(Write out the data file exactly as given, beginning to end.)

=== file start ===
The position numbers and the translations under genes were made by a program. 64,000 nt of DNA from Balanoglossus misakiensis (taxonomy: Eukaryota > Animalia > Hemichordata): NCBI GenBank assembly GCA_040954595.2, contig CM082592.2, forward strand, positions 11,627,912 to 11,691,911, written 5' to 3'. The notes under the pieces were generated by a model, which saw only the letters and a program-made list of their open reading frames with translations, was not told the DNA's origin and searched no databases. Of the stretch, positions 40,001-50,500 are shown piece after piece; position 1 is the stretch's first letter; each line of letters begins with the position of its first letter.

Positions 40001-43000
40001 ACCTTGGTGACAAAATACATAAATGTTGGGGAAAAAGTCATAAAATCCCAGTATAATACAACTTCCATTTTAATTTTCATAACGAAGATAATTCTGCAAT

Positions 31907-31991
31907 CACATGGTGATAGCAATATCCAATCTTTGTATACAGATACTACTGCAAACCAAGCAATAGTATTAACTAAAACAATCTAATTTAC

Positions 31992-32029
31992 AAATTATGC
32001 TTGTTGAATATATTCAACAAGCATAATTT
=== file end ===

The position numbers and the translations under genes were made by a program. 64,000 nt of DNA from Balanoglossus misakiensis (taxonomy: Eukaryota > Animalia > Hemichordata): NCBI GenBank assembly GCA_040954595.2, contig CM082592.2, forward strand, positions 11,627,912 to 11,691,911, written 5' to 3'. The notes under the pieces were generated by a model, which saw only the letters and a program-made list of their open reading frames with translations, was not told the DNA's origin and searched no databases. Of the stretch, positions 40,001-50,500 are shown piece after piece; position 1 is the stretch's first letter; each line of letters begins with the position of its first letter.

Positions 40001-43000
40001 ACCTTGGTGACAAAATACATAAATGTTGGGGAAAAAGTCATAAAATCCCAGTATAATACAACTTCCATTTTAATTTTCATAACGAAGATAATTCTGCAAT

Positions 31907-31991
31907 CACATGGTGATAGCAATATCCAATCTTTGTATACAGATACTACTGCAAACCAAGCAATAGTATTAACTAAAACAATCTAATTTAC

Positions 31992-32029
31992 AAATTATGC
32001 TTGTTGAATATATTCAACAAGCATAATTT